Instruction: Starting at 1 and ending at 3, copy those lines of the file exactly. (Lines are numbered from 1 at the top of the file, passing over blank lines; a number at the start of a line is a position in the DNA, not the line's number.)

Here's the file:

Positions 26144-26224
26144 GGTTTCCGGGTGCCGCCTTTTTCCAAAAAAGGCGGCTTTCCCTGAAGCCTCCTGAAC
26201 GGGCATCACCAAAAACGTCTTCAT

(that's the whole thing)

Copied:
Positions 26144-26224
26144 GGTTTCCGGGTGCCGCCTTTTTCCAAAAAAGGCGGCTTTCCCTGAAGCCTCCTGAAC
26201 GGGCATCACCAAAAACGTCTTCAT